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How Ozempic Changed the Face of Beauty

Famed for speedy weight loss, the effects of the prescription-only drug are now shifting beauty standards.
Famed for speedy weight loss, Ozempic is having far-reaching consequences.
Famed for speedy weight loss, Ozempic is having far-reaching consequences. (Shutterstock)

Key insights

  • Ozempic’s off-label use for weight loss is creating a new beauty concern, dubbed “Ozempic face.”
  • Experts predict that its prevalence will lead to wider uptake of bio-stimulating products, such as Sculptra and Radiesse, and changes in how plastic surgery is carried out. Meanwhile, treatments and products for facial sculpting like contouring sticks are seeing a downshift.
  • Aesthetic clinics and chains, a new favourite target for private equity and venture capital, are poised to cash in on the moment.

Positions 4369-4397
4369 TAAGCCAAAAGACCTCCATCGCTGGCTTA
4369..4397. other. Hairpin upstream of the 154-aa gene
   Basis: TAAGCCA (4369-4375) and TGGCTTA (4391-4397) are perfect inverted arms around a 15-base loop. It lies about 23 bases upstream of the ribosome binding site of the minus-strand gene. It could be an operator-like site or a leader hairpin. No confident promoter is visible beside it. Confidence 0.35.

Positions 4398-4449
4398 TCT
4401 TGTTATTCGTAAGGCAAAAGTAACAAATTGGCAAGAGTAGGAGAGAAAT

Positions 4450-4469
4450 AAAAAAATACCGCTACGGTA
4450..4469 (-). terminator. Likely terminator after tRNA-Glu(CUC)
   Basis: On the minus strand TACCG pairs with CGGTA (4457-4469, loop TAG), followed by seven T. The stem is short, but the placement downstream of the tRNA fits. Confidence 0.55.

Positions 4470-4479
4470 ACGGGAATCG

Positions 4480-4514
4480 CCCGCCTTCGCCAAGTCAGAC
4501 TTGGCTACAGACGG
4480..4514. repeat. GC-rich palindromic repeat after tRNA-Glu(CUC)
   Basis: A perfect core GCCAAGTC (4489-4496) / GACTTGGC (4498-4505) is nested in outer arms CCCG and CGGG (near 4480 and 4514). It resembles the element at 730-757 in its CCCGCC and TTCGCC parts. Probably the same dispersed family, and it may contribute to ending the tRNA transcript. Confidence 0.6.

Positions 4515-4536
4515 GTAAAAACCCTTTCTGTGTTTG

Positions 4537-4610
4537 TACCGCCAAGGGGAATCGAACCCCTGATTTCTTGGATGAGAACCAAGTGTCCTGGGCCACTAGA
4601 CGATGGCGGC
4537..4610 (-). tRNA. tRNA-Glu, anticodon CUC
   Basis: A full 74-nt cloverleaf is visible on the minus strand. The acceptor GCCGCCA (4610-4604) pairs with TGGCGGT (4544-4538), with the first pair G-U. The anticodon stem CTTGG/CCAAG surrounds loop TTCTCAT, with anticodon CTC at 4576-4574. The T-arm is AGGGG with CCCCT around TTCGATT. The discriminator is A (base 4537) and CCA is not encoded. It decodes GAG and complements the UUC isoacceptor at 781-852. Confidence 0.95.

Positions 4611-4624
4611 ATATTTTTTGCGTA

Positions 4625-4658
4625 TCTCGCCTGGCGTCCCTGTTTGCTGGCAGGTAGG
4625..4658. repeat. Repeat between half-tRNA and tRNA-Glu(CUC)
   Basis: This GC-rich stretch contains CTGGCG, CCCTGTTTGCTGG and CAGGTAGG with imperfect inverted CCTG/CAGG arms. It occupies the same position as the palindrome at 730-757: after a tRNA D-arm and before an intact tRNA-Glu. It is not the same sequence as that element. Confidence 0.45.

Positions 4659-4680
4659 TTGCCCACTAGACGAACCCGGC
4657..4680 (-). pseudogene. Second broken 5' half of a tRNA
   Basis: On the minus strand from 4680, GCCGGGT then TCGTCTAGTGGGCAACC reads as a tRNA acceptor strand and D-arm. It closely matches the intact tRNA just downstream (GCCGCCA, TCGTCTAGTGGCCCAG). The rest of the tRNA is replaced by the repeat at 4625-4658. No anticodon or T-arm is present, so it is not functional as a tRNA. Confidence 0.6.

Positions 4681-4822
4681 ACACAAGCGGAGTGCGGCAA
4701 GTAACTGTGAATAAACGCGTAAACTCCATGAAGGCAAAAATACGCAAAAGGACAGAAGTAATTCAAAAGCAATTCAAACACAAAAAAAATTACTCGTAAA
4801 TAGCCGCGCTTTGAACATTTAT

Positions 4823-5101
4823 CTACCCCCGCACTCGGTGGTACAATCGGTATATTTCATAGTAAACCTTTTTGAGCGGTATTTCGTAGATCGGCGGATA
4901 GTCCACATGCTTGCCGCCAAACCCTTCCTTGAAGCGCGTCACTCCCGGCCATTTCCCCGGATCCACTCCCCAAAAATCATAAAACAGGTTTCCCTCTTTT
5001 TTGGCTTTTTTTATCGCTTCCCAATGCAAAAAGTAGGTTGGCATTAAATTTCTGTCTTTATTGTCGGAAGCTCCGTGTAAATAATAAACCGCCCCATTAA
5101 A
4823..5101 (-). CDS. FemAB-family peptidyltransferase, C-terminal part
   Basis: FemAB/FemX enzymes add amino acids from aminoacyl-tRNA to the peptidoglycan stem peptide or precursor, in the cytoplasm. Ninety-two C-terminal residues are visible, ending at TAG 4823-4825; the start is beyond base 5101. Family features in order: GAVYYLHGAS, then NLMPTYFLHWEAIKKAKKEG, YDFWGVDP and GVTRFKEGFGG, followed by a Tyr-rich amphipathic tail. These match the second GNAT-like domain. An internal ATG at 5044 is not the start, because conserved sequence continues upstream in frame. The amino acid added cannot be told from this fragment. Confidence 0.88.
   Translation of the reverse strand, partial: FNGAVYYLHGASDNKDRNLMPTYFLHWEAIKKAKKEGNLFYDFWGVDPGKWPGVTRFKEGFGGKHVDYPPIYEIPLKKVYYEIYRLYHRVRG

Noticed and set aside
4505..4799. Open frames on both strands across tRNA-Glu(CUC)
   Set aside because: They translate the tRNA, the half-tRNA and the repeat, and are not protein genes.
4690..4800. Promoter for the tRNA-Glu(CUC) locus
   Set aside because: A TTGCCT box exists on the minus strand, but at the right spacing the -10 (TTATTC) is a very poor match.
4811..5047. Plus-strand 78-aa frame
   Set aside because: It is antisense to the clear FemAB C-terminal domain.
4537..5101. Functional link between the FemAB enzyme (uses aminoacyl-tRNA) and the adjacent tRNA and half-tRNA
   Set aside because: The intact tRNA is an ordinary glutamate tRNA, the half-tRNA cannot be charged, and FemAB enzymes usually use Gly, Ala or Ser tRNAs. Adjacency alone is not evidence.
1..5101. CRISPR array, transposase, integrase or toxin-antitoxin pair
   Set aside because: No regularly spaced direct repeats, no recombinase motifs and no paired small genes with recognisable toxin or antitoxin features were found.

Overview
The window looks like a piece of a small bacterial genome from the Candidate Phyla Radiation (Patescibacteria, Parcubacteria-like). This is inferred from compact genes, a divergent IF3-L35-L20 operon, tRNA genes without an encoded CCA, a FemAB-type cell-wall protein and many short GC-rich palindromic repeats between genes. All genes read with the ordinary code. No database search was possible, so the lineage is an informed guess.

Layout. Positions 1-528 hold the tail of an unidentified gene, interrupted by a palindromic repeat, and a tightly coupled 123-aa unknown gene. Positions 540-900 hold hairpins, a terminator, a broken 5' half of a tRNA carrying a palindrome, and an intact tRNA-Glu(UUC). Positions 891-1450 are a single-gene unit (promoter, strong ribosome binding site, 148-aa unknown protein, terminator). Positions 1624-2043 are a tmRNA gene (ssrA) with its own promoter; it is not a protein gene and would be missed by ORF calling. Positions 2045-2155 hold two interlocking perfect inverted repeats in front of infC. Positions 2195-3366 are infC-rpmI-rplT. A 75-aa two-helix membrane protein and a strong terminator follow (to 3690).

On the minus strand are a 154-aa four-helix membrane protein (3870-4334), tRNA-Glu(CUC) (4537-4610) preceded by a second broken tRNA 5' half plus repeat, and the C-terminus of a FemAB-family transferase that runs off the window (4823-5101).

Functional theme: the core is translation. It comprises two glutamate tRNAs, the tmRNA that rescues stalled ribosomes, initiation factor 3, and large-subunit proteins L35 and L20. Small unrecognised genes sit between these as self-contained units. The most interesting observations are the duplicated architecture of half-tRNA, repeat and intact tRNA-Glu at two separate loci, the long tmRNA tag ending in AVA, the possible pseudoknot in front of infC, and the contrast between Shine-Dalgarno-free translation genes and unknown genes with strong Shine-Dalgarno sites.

When 29-year-old Maria, a social media executive from New York, arrived for a routine Botox appointment, she was surprised by an elective add-on her doctor proffered: Ozempic.

“[My doctor] said, ‘Oh, do you want a shot of Ozempic while you’re here?’ like she was offering me an extra napkin or something.” On hearing she could lose up to fifteen pounds that week, Maria took it, later finding the subsequent nausea overwhelming. But on the Upper East Side, where she had her shot, and across the nation, more and more people are collecting a weekly prescription — covertly or not.

In the blink of an eye, Ozempic, otherwise known as semaglutide, and its competitors like Wegovy and Rybelsus went from a little-known medicine for diabetics to a cultural touchstone. Its off-label use for weight loss, and fast, is what catapulted the drug from pharmaceutical-rep chatter to the preserve of Hollywood starlets, socialites and elite zip codes.

The drug’s prevalence has led to less consumption of candy and beer, per Walmart, and the rise of Ozempic face, a “suddenly gaunt, hollow-looking … prematurely aged face,” leading clients to change their minds on once-undesirable roundness and plumpness, said Dr. Ahmed El Muntasar, a general and aesthetic practitioner in the UK.